About Gene Kim

I'm the multiple award-winning CTO, Tripwire founder, Visible Ops co-author, IT Ops/Security Researcher, Theory of Constraints Jonah, a certified IS auditor and a rabid UX fan.

I am passionate about IT operations, security and compliance, and how IT organizations successfully transform from "good to great."

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Friday
Jun182010

Mobilizing The PCI Resistance, Part IV: When Bottom-Up SOX-404 Audits Go Bad. Really Bad.

 

This is Part 4 of the "Mobilizing PCI Resistance" series.  Briefly, we've covered:

PCI Shock and dismay.jpg

In this article, I will share a cautionary tale of how the problems discussed in the previous articles result in such horrible outcomes.  More specifically, how the inability to scope correctly the IT portions of SOX-404 led to tons of firefighting by information security and auditors and wasted effort, all at the expense of more important things that they should have been focusing on.

Like keeping the organization secure.  As opposed to trying to achieve compliance of a misguided and mis-scoped audit.  Which is at the heart of the PCI problem.

How Bottom-Up SOX-404 Auditing Happens: A Cautionary Tale

visops security.jpg

How do these audit horror stories happen?  How do intelligent people in management and audit end up auditing things that don't matter?

We studied this problem when we wrote the "Visible Ops Security: Achieving Common Security and IT Operations Objectives in 4 Practical Steps" book.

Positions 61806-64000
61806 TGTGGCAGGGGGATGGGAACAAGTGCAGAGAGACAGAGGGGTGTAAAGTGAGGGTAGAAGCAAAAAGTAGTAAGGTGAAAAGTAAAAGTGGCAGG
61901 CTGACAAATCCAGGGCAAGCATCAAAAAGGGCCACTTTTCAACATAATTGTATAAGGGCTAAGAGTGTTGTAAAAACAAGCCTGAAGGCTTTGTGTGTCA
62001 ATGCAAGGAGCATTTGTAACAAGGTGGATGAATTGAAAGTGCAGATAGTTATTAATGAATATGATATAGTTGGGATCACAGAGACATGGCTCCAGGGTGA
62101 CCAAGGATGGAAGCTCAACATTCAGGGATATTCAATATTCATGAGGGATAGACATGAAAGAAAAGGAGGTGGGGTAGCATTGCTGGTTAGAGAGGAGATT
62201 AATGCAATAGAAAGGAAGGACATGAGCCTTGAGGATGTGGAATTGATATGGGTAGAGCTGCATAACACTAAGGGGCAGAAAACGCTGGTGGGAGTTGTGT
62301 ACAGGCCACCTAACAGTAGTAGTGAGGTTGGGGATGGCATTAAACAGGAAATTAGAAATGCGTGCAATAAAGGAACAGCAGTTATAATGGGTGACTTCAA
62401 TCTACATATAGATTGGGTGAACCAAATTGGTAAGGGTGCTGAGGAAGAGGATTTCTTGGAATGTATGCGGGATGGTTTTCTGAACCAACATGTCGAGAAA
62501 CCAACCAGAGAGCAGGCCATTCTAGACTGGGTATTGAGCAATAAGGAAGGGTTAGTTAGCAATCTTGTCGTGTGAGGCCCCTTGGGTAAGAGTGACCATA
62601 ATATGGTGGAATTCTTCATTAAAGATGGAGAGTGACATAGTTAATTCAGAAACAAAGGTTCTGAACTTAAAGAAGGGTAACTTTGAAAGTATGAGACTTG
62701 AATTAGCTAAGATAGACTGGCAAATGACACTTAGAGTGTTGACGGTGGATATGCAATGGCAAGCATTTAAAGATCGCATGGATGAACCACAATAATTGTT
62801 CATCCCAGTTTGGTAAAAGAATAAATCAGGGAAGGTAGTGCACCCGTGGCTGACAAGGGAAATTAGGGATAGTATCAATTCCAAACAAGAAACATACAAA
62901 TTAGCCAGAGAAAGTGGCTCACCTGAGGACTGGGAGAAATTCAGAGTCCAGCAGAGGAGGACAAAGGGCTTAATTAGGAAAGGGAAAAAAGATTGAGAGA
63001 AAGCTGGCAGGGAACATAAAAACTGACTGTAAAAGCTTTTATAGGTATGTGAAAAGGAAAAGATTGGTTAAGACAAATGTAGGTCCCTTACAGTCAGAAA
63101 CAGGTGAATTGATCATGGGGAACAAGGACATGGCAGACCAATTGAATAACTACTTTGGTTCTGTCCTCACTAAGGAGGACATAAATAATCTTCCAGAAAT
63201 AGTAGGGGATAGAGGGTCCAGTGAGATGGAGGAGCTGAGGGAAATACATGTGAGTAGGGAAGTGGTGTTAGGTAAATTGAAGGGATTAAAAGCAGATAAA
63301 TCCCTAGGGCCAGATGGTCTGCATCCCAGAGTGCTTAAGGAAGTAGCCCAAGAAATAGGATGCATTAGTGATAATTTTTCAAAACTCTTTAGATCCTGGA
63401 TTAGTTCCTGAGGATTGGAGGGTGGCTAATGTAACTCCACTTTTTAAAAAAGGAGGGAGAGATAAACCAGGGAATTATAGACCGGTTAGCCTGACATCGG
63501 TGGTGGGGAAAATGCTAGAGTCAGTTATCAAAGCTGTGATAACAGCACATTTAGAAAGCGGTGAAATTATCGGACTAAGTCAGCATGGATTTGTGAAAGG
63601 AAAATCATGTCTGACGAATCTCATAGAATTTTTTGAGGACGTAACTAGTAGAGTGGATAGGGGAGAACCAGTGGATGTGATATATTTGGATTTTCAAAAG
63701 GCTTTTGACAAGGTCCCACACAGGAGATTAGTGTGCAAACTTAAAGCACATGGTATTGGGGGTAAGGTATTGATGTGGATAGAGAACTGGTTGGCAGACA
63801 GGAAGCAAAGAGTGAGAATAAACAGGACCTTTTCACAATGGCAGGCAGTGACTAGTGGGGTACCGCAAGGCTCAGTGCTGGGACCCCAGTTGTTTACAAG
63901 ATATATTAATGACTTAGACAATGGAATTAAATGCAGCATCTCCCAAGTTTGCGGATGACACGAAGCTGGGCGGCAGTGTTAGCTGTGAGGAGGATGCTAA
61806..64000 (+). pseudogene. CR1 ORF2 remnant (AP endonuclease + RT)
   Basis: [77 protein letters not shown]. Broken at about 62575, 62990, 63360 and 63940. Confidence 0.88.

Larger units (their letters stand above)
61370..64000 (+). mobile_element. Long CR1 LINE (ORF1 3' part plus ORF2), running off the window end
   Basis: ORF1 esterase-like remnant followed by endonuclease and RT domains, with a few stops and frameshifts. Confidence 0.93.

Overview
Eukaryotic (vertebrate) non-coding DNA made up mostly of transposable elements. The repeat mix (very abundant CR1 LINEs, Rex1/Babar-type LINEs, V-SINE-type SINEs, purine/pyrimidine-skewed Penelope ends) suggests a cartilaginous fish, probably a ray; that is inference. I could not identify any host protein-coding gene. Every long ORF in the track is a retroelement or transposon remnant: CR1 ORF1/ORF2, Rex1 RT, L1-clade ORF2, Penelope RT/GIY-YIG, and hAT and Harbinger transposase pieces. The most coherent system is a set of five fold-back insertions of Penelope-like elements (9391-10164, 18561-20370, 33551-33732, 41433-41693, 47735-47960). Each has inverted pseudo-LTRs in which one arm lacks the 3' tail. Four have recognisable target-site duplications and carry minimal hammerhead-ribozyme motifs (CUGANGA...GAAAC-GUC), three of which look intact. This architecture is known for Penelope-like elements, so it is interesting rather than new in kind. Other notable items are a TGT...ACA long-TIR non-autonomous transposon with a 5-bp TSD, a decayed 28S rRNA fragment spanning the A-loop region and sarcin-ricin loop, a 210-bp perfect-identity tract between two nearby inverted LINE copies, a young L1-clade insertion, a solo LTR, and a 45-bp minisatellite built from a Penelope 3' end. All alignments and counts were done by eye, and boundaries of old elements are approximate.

This is an excerpt from the book, in a chapter called "A SOX-404 Cautionary Tale":

 

When external auditors started testing against SOX-404 in the first year, IT findings represented the largest category of findings, totaling more than the combined findings in the revenue, procure-to-pay, and tax categories.  It’s estimated that as much as $3 billion was spent in the first year of SOX-404 to fix IT controls to remediate these findings. Ultimately, most of these findings were found not to be direct risks to accurate financial reports and did not result in a material weakness.  This is because they followed a bottom up versus a top-down, risk-based approach.

Consider the following scenario: The SOX-404 team asks for an information security review of a WebSphere server that runs the materials management systems. The review shows that it’s a custom WebSphere application running on a cluster of servers that is connected to a clustered Oracle database. We then locate the firewall and determine the segment it’s on.

An information security review of the materials management system uncovers:

  • Numerous ghost accounts
  • A lack of password aging policies
  • Critical vulnerabilities in the Java code, including cross-site scripting issues in the HTML
  • Vulnerabilities in the Oracle database configuration
  • Firewall rules that are suspect and need further investigation